Uniformity of growth response of impatiens (Impatiems wallerana Hook. f.) plug seedlings was examined in four identical growth rooms. Differences among growth rooms for dry weight, height, and leaf area of 10- to 24-day-old seedlings were generally not significant. During six experiments over 6 months, an individual growth room was maintained under contant baseline environmental conditions. Differences in growth response over time appear to be related to nutrition and irradiance levels. For three experiments with nearly identical irradiance, temperature, and nutrition levels, dry weight and height growth differences over time were only rarely significant. These results illustrate that rather unsophisticated growth rooms can provide consistent growth response over time among experimental units.
Protein is an important and essential dietary component. Common bean, a major source of vegetable protein in the Americas, was chosen for study in controlled environments with a view to its potential for use in space colonies. Eighteen 0.58-m2 stands of the cranberry type of bean, `Etna', were grown in the greenhouse at plant densities of 7, 15, and 28 plants/m2 in a recirculating ebb-and-flow system. Duration of photoperiod and thermoperiod was 16 h. Day/night temperatures settings were 25/20 °C. Daily light integral was matched across greenhouse sections by means of supplemental lighting; it averaged 17 mol/m2 per day. Crop cycle was 70 days from seed to harvest. At harvest, plants were dismembered so that dry weights of leaf, branch, stem, pod, and bean yields could be separately measured by node of origin. Internode lengths were recorded, and all loose trash recovered. The relationship between yield and plant density followed the form expected. Yield of edible biomass at 7 plants/m2 (284 g/m2) was 88% of that at 28 plants/m2 (324 g/m2), a significant difference. At 15 plants/m2 it was 97%. The trend suggests that further gains (but only very small) in yield can be expected with increased density in this cultivar. Productivity and quantum yield at 28 plants/m2 were 4.69 g/m2 per day and 0.27 g/mol, respectively. The coefficient of variation for plants grown at 28 plants/m2 was three times that of plants grown at 7 plants/m2 (0.88 vs. 0.26). Yield component analysis, harvest index, and plant morphology at the different planting densities are discussed.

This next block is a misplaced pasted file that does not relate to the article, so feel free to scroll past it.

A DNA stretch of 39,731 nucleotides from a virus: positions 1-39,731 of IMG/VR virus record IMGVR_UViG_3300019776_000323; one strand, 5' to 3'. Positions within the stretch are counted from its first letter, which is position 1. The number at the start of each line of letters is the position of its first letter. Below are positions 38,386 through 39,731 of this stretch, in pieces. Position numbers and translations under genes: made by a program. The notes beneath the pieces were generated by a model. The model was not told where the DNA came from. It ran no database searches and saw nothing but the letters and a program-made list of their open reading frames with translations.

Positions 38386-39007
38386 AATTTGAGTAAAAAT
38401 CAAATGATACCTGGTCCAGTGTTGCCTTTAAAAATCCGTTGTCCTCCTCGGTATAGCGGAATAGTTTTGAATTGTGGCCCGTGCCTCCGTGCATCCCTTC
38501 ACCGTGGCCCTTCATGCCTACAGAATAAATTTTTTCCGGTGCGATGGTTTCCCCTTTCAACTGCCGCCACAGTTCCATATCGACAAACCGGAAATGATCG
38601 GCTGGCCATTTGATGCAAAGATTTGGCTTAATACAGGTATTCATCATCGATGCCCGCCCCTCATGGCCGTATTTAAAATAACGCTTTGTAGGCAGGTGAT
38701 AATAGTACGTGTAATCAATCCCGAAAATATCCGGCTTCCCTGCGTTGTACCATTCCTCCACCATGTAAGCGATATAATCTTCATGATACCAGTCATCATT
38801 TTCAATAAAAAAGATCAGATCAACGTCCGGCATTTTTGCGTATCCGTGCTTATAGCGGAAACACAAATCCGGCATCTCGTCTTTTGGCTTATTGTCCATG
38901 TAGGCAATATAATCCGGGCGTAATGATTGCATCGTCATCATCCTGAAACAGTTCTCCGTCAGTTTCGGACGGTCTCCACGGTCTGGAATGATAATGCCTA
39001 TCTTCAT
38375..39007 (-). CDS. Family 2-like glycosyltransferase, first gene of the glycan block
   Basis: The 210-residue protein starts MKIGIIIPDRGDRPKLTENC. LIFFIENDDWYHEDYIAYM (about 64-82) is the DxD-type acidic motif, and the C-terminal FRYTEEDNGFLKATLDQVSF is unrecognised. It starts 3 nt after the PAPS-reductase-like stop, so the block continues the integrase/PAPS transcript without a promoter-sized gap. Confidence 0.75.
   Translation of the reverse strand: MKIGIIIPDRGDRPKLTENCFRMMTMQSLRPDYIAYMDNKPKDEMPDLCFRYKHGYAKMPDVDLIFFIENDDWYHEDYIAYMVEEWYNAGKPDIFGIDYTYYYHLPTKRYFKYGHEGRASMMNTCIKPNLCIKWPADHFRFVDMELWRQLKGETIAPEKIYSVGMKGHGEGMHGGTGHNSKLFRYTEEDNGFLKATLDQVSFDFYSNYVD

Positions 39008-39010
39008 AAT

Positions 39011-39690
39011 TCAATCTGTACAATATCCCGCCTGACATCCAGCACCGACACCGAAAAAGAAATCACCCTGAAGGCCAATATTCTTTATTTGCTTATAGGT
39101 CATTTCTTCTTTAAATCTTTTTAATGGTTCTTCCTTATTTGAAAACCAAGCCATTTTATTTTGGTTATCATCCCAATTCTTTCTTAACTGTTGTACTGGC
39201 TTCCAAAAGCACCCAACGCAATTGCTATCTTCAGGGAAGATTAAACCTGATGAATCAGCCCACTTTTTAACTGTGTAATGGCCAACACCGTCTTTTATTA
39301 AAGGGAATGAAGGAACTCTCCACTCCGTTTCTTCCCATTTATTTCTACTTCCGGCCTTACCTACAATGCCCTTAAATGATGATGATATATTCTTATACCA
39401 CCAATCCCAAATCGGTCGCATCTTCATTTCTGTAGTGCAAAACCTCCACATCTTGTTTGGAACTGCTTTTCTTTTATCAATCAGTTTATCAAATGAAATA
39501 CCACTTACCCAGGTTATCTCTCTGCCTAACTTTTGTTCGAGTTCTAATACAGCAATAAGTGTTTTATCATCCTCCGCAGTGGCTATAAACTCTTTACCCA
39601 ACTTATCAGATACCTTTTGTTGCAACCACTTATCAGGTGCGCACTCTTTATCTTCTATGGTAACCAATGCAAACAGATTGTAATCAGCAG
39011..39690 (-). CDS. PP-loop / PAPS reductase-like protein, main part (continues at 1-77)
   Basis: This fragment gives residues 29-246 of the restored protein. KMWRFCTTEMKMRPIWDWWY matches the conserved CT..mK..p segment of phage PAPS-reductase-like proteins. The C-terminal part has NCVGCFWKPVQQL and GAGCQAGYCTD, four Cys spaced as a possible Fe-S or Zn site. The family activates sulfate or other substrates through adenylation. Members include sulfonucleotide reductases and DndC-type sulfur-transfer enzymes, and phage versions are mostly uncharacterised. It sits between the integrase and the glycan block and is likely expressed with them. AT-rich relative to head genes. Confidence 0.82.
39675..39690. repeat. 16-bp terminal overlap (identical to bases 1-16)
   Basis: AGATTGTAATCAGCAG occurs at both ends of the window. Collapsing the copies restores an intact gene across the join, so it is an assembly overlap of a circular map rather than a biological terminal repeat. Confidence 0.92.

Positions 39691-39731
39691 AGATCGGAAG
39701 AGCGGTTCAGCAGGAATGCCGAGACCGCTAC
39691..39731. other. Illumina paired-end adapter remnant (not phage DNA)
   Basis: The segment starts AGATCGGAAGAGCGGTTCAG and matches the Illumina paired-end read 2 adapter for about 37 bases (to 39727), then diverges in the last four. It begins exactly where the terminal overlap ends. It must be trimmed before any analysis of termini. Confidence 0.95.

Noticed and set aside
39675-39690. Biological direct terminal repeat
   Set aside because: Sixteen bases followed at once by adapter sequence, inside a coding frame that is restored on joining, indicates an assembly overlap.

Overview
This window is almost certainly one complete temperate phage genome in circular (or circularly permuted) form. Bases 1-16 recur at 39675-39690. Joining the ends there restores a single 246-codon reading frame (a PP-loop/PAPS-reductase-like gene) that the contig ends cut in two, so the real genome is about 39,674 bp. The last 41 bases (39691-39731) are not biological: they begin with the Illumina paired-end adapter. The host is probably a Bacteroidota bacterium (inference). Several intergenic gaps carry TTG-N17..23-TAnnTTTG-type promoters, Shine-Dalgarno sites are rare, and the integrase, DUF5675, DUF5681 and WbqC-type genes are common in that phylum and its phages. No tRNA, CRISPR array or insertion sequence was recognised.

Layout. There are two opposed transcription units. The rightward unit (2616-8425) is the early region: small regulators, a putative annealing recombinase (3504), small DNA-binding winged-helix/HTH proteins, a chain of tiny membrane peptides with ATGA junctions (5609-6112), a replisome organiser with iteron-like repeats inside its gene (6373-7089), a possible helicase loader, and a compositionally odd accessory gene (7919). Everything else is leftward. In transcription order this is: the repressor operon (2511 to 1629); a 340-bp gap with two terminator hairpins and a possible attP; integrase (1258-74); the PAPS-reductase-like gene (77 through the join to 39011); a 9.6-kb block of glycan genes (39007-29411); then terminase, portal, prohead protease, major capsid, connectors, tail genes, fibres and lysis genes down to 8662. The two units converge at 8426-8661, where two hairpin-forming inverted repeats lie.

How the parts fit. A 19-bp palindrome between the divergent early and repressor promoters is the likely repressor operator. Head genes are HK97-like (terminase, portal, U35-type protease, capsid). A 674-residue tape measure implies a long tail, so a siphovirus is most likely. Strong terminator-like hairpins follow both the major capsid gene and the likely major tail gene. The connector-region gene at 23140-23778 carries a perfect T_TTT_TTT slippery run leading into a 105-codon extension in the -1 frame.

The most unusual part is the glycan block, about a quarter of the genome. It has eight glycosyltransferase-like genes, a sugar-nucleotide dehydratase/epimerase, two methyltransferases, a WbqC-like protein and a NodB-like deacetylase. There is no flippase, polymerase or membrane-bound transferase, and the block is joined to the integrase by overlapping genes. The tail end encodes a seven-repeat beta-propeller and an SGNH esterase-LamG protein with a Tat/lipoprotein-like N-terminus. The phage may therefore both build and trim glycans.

High-pressure sodium (HPS) lamps were as effective as incandescent (INC) lamps for controlling photoperiod with 10 cultivars of Chrysanthemum × morifolium Ramat. for up to 8 weeks when used at illuminances (108 to 215 lux) generally recommended. Two garden cultivars studied initiated flowering under long days (LD) with both lamps. In a second study, 11 chrysanthemum cultivars were grown under continuous irradiation from HPS lamps. Six cultivars were vegetative after 8 weeks; the other 5 cultivars developed crown buds or lost apical dominance.
Supplemental high-pressure sodium (HPS) irradiation of greenhouse-grown snapdragons (Antirrhinum majus L.) at a quantum flux density (QFD) of 105 ± 15 μE m−2s−1 reduced winter flowering time and increased fresh weight and stem length. Flowering time, fresh weight, and stem length were equal when plants were grown at both summer (8 × 10 cm) and winter (10 × 13 cm) spacings under HPS lamps, thereby increasing winter production/m2 by 63%. Reductions in flowering time and increases in fresh weight and stem length for cultivars grown under HPS lamps during the spring were smaller than for plants grown under HPS lamps during the winter. Differences in cultivar response were found in both studies.
Media, nutrition, light and temperature studies were conducted with several species of Cactaceae and Crassulaceae to develop systems for propagating and growing succulents from seed or cuttings in the cool climates and low light irradiances found at northern latitudes. A peat-perlite (1:1 by volume) medium was suitable for rooting and growth. Nitrate nitrogen applied at the rate of 100 ppm with every watering appears optimal for various species at all stages of propagation and development. Most species grew equally well when grown at 10° or 17ºC night temperature. Acceptable germination percentages were obtained with an irradiance of 220 µE·m−2s−1 and a medium temperature of 24°C.